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Chilliwack Chiefs add skill with Calgary’s Carter Wilkie

The forward brings skill and a history of point production into his first season of junior A hockey.

The Chilliwack Chiefs have added skill to the 2018-19 roster, securing the services of Carter Wilkie.

The 2000-born forward hails from Calgary and spent his last two seasons with the International Hockey Academy midget prep team, based out of Chestermere, AB.

Wilkie led his team in regular season scoring last year with 11 goals and 24 points in 24 games.

“I think I had a phenomenal year and grew so much as a player, captaining the team and learning a lot about the small details that make a good player,” the teenager said. “I had the opportunity to play junior last year (2017-18), but I wanted to go back for one more year and give myself the chance to play in a stronger league.

“I’m so happy I went back for that extra year of development and growth and I wouldn’t trade that experience in for anything.”

Now it’s on to the next step for six-foot and 175 pounder.

Chilliwack fans may have concerns about this summer’s recruiting, what with the ousting of previous head coach Jason Tatarnic just before the RBC Cup.

In Wilkie’s case, it was new bench boss Brian Maloney who took the lead in recruiting.

Wilkie visited Chilliwack for a week just before the RBC Cup and Maloney said what he wanted to hear.

“Jacob Bestebroer reached out to me in February and we talked a couple times, then it was Brian,” Wilkie said. “He made a huge impression on me with how straight up and honest he was with me.

“A lot of coaches will just tell you what you want to hear, but he told me everything right then and there and I appreciated that.”

Maloney didn’t just pump Wilkie’s tires to get him in the door. He delivered a detailed assessment of the teenager’s game, good and bad.

“He told me what I do well, but he was also able to pick out my flaws and tell me what I need to work on just to be a productive player,” Wilkie explained. “Other teams just told me what they like about me and how I could start for them, where Brian told me how I could earn my icetime by improving certain areas of my game.”

Wilkie’s greatest strength is his hockey IQ and how well he sees the ice.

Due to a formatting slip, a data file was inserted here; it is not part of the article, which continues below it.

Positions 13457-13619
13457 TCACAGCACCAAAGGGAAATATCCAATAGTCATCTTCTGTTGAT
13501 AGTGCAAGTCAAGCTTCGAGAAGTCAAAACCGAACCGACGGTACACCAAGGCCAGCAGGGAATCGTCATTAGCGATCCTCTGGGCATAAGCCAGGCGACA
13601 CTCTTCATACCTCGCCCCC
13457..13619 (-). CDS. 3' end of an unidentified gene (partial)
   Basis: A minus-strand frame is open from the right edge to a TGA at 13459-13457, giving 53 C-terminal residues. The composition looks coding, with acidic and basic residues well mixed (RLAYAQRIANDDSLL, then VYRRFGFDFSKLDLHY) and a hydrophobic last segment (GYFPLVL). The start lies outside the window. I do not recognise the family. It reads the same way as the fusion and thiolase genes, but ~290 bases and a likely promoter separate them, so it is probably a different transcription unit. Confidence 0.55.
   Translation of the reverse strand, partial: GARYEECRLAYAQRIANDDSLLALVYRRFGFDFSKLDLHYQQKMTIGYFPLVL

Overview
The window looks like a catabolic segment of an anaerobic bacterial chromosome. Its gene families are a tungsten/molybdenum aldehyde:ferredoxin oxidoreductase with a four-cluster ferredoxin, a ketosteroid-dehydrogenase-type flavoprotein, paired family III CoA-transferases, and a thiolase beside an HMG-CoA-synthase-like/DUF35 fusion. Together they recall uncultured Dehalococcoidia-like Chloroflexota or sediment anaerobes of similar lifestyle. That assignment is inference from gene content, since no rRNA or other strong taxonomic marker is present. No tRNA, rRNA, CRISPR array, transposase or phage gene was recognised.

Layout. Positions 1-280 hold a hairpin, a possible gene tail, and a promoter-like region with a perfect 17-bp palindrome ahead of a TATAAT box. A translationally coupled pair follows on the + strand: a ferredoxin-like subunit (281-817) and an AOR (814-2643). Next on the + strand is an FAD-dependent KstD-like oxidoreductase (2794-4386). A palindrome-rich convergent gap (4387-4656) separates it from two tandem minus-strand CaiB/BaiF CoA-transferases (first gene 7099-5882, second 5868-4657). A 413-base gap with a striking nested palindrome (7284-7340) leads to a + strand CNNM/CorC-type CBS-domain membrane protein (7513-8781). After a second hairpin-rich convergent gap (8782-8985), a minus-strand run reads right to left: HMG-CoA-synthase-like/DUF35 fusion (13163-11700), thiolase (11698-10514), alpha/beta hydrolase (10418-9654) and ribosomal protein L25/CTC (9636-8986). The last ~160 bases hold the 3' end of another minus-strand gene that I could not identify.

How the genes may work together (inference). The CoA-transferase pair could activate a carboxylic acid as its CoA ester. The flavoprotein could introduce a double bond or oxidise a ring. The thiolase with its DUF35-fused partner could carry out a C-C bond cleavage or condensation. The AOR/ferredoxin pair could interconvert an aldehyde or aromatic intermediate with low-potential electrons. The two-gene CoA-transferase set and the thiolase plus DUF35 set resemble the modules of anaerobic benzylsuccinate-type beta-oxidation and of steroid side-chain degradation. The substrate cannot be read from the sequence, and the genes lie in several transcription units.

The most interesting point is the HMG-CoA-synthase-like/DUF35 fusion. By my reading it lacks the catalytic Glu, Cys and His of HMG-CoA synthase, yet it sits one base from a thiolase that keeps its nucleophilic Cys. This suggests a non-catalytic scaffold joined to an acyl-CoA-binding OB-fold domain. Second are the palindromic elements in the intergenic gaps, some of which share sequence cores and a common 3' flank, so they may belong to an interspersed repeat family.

The defenceman is solid along the boards, not shy about wading into a puck battle and his defensive stick work is very good.

“Brian said my skating is OK, but I need to work on it to compete at this level,” Wilkie continued. “And while I can play at both ends, he feels I can work on my defensive game and improve my reads and my coverage.”

That and the usual ‘get bigger and stronger,’ but Maloney is excited to get Wilkie here for camp and get to work.

“Carter is a kid that we’ve been watching for a few years now,” the coach said. “He has the ability to be played in any position up and down our lineup.

“He has fantastic character and seems like he’s willing to learn and accept the challenges ahead.”

Wilkie has a smidge of junior A experience, logging six games for the Alberta Junior Hockey League’s Calgary Mustangs last season.

He collected two assists and four penalty minutes.

It must have been tempting for the Calgary kid to stay home, but the strength of the BCHL drew him west.

“It was a fun and eye-opening experience with the Mustangs and they gave me a great opportunity to see what it’s like to play junior A,” Wilkie said. “I got to play against a really good team, the Okotoks Oilers, and it was very helpful.

“But when you look at the rosters and scores in the BCHL and the bottom-end teams, even when they’re losing they’re still able to compete with the top-end teams.”

Team goals aside, Wilkie is setting bold goals for 2018-19.

He expects an uphill battle at the start as he adapts to the size and speed of opponents at a higher level, but once he hits his stride he expects big things.

“I know what type of player I am and I’d like to be able to produce for the team. Ideally, I’d like to be point-per-game, but if that doesn’t happen I want to be contributing something else to make our team successful,” he said. “I want to be a day-to-day guy who’s consistently effective each game.

I’m so excited and ready to get after it.”

Eric Welsh

About the Author: Eric Welsh

I joined the Chilliwack Progress in 2007, originally hired as a sports reporter.
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